Most now see climate change as responsible for hurricane severity (POLL)
Most now say climate change is to blame for the severity of recent hurricanes.
— -- More than half of Americans now see climate change as responsible for the severity of recent hurricanes – an about-face from 12 years ago, when most attributed it to happenstance.
The latest ABC News/Washington Post poll finds a near-universal shift in this direction, even among formerly skeptical groups, albeit with smaller gains among Republicans and Republican-leaning groups.
In a Pew poll in early September 2005, shortly after Hurricane Katrina, just a quarter of Americans thought climate change likely was responsible for its severity. Two-thirds said it was more likely “just the kind of severe weather that happens from time to time.”
As the storm’s impact became clear, more, 39 percent, blamed climate change just weeks later, and this moved to a near-even 45-49 percent by 2006. It’s flipped entirely in the ensuing decade: In this poll, produced for ABC by Langer Research Associates, 55 percent mainly blame climate change, vs. 41 percent happenstance.
The shift is highly partisan. Seventy-eight percent of Democrats, whose party made combating climate change part of its 2016 election platform, mainly blame climate change for hurricane severity, a 47 percentage-point increase from 2005. So do 56 percent of independents, a 27-point increase. By contrast, after an 8-point bump in the weeks following the devastation of Katrina, there’s been essentially no change among Republicans, with about a quarter blaming climate change in late September 2005, 2006 and 2017 alike.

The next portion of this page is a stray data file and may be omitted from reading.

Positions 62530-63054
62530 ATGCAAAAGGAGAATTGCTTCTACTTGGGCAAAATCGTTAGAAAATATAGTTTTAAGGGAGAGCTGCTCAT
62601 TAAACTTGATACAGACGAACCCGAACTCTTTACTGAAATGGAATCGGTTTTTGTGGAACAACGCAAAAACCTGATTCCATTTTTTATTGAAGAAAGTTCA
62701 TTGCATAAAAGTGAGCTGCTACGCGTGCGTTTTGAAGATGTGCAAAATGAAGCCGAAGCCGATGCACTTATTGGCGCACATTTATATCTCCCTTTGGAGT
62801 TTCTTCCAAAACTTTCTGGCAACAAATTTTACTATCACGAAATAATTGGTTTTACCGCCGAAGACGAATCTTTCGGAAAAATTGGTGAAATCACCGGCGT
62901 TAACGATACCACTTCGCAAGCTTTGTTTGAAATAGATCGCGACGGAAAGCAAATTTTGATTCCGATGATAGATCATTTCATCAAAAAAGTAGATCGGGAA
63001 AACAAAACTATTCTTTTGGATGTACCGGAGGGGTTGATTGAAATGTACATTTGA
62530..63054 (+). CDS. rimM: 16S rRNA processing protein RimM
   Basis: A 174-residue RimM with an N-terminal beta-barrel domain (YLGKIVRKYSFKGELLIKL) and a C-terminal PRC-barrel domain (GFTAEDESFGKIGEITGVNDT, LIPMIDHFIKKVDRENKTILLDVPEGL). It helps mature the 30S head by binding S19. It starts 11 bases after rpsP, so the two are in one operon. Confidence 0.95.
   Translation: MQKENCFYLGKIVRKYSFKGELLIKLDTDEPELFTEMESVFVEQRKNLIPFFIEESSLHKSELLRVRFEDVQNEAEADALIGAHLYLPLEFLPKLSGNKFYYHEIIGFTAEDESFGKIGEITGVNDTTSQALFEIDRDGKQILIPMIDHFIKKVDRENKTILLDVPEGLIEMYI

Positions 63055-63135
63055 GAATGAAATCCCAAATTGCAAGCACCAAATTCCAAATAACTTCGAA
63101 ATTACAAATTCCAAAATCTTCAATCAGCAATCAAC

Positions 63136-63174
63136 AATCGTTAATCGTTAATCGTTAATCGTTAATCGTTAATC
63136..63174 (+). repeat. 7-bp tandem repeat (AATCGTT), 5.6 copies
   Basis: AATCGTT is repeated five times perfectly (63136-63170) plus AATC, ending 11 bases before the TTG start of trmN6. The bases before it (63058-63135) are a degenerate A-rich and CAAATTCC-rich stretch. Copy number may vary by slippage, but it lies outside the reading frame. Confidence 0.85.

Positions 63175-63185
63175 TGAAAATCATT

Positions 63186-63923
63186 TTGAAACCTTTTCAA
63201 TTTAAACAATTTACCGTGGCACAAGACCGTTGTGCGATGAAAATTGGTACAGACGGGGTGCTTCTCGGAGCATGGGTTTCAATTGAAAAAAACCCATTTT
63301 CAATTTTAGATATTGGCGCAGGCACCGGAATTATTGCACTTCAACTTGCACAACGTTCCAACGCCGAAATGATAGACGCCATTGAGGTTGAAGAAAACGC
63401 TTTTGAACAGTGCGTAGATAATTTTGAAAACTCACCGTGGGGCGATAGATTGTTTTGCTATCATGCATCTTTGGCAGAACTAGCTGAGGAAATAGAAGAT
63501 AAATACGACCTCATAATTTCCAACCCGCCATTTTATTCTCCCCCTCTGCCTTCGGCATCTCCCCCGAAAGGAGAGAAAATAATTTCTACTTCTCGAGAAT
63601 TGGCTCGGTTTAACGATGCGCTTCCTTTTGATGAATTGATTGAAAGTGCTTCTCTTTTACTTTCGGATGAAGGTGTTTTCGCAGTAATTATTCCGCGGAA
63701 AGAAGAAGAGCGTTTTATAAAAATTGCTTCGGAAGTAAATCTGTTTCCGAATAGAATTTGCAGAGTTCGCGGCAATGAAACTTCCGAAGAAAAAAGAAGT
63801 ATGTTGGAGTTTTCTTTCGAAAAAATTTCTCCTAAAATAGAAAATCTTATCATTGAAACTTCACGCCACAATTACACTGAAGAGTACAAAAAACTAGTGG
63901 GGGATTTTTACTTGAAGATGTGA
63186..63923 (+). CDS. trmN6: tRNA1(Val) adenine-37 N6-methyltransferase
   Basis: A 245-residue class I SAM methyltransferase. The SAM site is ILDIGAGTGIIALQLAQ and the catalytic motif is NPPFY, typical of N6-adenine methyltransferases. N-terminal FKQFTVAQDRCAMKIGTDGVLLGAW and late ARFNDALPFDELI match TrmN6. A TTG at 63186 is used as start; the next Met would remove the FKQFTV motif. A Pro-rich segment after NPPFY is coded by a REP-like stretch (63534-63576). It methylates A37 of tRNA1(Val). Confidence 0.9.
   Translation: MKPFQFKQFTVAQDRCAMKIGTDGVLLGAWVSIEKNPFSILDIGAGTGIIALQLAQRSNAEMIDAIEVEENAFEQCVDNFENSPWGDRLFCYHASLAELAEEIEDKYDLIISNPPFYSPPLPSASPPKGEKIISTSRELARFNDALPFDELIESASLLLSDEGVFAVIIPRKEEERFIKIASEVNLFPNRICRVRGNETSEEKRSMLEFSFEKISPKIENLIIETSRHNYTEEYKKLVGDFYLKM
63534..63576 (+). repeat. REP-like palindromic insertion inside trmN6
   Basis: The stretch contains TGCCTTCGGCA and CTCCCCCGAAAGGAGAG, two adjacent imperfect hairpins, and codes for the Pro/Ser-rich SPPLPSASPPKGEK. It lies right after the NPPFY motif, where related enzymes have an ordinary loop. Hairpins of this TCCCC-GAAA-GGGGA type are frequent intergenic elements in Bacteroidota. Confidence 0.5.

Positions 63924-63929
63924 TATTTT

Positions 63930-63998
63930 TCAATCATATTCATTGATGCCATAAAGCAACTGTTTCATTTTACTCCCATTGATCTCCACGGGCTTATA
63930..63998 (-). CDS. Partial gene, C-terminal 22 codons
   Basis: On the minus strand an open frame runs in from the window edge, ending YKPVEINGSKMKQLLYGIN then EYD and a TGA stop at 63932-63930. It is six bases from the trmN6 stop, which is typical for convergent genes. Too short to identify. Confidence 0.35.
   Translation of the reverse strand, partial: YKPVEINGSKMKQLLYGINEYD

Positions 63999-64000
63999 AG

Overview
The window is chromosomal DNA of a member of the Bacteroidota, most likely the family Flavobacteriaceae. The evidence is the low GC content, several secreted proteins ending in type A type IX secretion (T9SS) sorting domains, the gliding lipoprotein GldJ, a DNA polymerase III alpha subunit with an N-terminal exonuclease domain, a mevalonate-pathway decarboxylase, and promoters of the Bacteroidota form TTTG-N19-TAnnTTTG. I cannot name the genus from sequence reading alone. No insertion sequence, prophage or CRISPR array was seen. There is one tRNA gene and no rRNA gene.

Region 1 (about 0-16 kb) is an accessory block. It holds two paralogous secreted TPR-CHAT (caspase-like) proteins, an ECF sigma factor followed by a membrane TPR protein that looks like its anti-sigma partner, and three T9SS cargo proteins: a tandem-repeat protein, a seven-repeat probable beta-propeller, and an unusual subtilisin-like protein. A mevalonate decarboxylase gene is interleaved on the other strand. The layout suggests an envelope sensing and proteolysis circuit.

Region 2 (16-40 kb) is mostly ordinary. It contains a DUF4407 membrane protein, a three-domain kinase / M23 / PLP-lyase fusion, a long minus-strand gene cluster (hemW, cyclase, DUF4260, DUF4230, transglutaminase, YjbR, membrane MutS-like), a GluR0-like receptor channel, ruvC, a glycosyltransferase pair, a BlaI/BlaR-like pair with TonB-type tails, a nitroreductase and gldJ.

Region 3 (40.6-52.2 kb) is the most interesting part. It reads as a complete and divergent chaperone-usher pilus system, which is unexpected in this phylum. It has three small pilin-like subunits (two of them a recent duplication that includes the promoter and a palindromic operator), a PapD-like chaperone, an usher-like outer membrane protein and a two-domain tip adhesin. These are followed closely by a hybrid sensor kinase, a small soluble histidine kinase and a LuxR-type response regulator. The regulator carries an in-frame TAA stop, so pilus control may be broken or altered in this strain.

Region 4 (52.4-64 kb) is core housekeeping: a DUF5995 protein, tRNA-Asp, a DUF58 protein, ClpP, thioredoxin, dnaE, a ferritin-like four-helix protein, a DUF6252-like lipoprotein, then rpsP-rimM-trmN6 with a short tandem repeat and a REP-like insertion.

That’s particularly notable in light of large swings among other groups such as college graduates (61 percent, vs. 22 percent in early September 2005) toward climate change as the main cause, as well as smaller but significant increases among many others.
Mostly Republican-leaning groups are more apt to point to normal weather events rather than climate change as the cause of recent hurricane severity, including conservatives, evangelical white Protestants and white men who lack a college degree – all groups that have seen comparatively little change since 2005.
This ABC News/Washington Post poll was conducted by landline and cellular telephone Sept. 18-21, 2017, in English and Spanish, among a random national sample of 1,002 adults. Results have a margin of sampling error of 3.5 points, including the design effect. Partisan divisions are 31-23-36 percent, Democrats-Republicans-independents.
The survey was produced for ABC News by Langer Research Associates of New York, N.Y., with sampling, data collection and tabulation by Abt Associates of Cambridge, Massachusetts. See details on the survey’s methodology here.
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